Oso Slide

During our return from the North Cascades Highway earlier this year, we drove past Oso, the site of a terrible landslide.  At the time, I didn’t realize where a good place to stop would be but, on a more recent trip up in that area, I decided to stop at the location of the memorial.  The Oso Slide made national headlines at the time it happened in 2014 – before we moved to Washington – but it quickly faded from the national headlines.  The side of a hill gave way after extensive rain and the nature of the material meant that, rather than sliding gently downhill, it gathered momentum and went a long distance.

A huge amount of the hill gave way, crossed the river and engulfed the small community and the highway on the other side.  43 people died and 11 survived.  Given those numbers, it is surprising that it is so little known outside the local area.  The river was blocked and caused flooding upstream and a lack of water downstream.  It soon cut itself a new path though.  The highway needed extensive repairs which took many months to complete.  There was nothing that could be done for the people and their homes though.  Most were found quickly but it took a while until the last victim was found.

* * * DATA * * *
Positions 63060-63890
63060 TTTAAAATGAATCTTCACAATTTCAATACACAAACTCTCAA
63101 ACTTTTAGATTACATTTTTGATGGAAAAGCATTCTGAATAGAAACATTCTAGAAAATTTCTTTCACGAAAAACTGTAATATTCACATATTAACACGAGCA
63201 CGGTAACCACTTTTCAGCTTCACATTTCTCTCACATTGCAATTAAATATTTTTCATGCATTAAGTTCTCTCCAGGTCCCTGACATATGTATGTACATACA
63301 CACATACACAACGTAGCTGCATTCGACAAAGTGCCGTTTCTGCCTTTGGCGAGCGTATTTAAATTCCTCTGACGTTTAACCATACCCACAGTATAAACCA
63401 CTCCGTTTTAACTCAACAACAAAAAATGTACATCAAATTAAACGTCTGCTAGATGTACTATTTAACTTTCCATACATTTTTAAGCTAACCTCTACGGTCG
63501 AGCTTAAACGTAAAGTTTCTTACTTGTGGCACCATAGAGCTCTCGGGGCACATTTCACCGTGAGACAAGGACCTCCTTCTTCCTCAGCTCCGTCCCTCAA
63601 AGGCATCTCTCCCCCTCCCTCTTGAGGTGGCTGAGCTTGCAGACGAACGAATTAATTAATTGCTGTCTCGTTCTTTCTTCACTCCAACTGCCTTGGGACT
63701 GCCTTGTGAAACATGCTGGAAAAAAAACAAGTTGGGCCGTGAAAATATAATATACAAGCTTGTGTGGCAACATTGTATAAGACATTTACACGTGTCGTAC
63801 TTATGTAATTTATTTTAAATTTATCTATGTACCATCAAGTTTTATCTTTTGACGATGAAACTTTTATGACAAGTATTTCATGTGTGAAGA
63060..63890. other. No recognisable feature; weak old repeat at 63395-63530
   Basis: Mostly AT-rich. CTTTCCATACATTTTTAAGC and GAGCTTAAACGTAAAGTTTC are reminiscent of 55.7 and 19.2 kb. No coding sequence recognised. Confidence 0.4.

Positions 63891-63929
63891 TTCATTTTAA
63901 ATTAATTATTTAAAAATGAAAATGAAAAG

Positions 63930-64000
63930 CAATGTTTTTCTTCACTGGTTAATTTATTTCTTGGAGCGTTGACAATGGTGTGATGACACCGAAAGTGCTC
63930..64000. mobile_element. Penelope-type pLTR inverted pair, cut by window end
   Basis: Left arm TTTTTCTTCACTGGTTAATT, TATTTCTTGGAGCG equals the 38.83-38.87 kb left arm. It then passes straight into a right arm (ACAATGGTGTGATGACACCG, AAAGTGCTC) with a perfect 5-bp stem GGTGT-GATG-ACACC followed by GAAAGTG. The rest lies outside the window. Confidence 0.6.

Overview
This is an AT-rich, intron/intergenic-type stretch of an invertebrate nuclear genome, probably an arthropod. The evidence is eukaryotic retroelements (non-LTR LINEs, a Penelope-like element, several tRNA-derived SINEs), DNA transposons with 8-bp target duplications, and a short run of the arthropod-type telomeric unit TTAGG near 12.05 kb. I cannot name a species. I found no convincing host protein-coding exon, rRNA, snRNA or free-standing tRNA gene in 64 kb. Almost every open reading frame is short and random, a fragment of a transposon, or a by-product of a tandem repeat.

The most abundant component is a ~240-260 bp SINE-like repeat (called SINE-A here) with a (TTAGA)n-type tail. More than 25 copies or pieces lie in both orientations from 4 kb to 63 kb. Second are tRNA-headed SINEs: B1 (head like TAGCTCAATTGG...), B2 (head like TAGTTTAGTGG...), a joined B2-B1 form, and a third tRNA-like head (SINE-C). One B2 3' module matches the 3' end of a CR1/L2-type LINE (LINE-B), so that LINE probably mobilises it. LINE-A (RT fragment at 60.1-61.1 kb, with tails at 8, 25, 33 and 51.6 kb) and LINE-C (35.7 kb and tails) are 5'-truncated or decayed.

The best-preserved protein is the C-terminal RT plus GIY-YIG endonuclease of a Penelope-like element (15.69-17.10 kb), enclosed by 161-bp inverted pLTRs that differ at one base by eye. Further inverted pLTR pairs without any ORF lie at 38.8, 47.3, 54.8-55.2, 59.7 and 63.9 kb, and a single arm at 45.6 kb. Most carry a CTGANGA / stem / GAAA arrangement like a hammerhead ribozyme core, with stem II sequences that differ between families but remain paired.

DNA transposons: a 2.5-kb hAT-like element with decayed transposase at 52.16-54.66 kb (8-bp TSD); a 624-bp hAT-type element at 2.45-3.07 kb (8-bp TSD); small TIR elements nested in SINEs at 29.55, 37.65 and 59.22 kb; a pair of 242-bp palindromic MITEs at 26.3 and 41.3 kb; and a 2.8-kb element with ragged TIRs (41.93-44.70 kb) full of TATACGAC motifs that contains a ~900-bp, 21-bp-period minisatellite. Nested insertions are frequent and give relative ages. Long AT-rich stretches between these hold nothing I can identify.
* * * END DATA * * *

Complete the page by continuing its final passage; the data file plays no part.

There is a small memorial by the highway.  A tree is planted for each of those lost.  They each have a story and profiles of them all can be found on the Seattle Times website if you get a chance to look.  There is a sculpture of mailboxes of Steelhead Drive, the area that was wiped out.  Plans are underway for a more permanent memorial and donations are being accepted.

The hillside itself has a huge scar across it where the land gave way.  As is often the case, the scale of it is hard to understand when you are far enough away.  Looking closer at the trees around the rim shows you just how big it is and how much material thundered down the hillside.  There are mounds all around the valley floor where material piled up after it stopped.  To stand in front of it, you are left deeply touched by what happened.  Someone else was visiting when we were and he sat on the hood of his car starting up at the hill for many minutes.  I was left wondering just what his connection was to the awful events that took place.

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